Part of that is because the pair of awakened animals are supposed to be played rather ignorantly despite their 10 intelligence. They’re not stupid, exactly, they’re just made to have a poor understanding of things so they can’t give away any of the plot too early. This isn’t the only module where it happens, but in this case, there’s only one proximate excuse to provide the players with, and that’s “they’re animals”.
PCs will also find themselves talking to several of the miners. I found these infinitely more fun to roleplay than the animals. I’m not entirely sure how much was already implied by the writing, and how much is me projecting my existing assumptions onto the text, but I really enjoyed portraying this whole hyperliberal unethical mining operation. From the management who’s in on it to the miners whose well-being is trodden on.
Yeah, okay, I was definitely projecting.
The last interaction is well placed. PCs will run into the “demon” deep into the caves and assuming they’ve been putting two-and-two together, this conversation is the payoff for all that. I do think this NPC is more of an agent of exposition than a social interaction here, but I think that’s a product of how my party approached the situation.
Plot & Vibes (4/5)
In terms of the plot, I think the module doesn’t quite deliver. I don’t think failing to meet up to bluster merits docking off points, but it’s disappointing.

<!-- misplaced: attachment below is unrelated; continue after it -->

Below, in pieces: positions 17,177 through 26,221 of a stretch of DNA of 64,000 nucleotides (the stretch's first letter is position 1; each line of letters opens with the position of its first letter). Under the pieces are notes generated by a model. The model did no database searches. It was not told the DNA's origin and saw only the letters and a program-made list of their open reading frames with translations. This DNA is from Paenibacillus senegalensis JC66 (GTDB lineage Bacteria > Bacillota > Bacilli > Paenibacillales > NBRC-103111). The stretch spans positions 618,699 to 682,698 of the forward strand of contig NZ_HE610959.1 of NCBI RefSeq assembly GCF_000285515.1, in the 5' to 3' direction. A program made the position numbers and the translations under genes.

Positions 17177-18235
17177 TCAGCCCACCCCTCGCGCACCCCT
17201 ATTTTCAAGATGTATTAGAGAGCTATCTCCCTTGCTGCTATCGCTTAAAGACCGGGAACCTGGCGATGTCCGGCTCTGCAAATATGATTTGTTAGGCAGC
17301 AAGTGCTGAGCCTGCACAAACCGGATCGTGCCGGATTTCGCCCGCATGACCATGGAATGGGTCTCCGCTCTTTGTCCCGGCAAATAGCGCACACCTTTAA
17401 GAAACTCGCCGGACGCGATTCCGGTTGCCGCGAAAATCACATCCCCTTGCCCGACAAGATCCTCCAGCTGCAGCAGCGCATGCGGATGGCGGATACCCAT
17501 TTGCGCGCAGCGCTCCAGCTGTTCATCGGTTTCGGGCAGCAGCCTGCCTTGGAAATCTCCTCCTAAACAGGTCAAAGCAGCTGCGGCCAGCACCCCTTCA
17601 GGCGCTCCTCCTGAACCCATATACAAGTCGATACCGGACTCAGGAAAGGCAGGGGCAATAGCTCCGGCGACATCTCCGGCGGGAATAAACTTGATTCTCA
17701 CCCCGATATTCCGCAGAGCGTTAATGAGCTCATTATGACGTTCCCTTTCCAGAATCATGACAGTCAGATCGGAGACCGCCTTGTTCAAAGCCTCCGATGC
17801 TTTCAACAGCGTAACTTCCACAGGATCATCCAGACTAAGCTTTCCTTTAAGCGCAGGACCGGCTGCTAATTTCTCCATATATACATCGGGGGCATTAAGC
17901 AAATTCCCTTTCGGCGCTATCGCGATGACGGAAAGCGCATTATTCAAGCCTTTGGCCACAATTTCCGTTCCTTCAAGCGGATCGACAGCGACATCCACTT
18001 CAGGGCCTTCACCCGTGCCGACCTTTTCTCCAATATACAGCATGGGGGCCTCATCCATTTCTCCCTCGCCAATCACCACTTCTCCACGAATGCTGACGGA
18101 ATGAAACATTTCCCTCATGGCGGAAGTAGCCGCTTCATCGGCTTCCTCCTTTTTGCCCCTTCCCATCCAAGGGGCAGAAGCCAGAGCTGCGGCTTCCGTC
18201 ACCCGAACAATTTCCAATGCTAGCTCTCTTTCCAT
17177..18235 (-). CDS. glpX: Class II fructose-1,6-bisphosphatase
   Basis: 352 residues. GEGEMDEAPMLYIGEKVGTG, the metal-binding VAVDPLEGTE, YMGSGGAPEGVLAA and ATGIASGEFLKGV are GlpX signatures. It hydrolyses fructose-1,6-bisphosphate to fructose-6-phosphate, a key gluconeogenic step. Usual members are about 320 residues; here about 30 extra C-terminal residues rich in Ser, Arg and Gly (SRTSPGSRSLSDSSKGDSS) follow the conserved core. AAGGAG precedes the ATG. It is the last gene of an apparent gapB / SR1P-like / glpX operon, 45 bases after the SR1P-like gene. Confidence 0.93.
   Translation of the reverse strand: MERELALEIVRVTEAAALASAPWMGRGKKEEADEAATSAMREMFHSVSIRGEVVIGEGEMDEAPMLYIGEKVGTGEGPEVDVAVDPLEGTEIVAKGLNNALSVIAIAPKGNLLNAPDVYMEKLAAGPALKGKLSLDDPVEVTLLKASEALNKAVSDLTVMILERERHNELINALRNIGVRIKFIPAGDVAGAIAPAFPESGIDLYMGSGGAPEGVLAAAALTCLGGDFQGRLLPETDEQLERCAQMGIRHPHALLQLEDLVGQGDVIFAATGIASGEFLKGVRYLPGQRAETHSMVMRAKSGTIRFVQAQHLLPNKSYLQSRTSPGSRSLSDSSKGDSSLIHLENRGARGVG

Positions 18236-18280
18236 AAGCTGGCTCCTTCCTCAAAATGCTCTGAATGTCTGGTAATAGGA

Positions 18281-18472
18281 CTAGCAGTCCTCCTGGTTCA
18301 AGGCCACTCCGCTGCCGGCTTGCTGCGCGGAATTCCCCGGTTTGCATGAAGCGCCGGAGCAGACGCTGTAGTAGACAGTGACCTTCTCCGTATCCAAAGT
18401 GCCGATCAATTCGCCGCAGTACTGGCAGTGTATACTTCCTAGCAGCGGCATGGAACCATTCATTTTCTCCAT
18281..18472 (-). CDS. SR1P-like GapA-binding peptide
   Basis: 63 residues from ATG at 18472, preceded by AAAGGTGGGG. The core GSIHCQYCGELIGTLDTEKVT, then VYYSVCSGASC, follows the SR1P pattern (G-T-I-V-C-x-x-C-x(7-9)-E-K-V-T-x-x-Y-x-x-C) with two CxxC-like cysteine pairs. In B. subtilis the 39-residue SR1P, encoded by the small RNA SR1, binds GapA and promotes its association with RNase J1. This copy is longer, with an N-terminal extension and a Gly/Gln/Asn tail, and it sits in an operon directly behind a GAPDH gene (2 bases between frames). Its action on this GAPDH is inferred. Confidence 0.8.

Oh, players are definitely given a CHOICE, and there are two entire endings. That much is there. But morally the choice feels like such a no-brainer to me, it’s like in video games where you can choose to save or murder the orphans (an exaggerated, but illustrative example).
(As I write this, another review on DMsguild claims one of their parties took the other path. So maybe it’s actually NOT that obvious to most people and I’m projecting my personal ethics onto the situation.)
To play devil’s advocate with myself, there are actually three choices, with the middle-of-the-road why-can’t-we-all-get-along option funneling the characters into the “save the orphans” ending. The decision between the “middle-choice” and the “save the orphans” choice will definitely provoke some debate amongst your players, but at this point, there’s only one possible ending (the aforementioned Ending B).
I do praise the module’s drip-feed of exposition, ignorant animals aside, the module takes care to slowly show each sides’ point of view. I just don’t think the right choice, morally, is ever in doubt.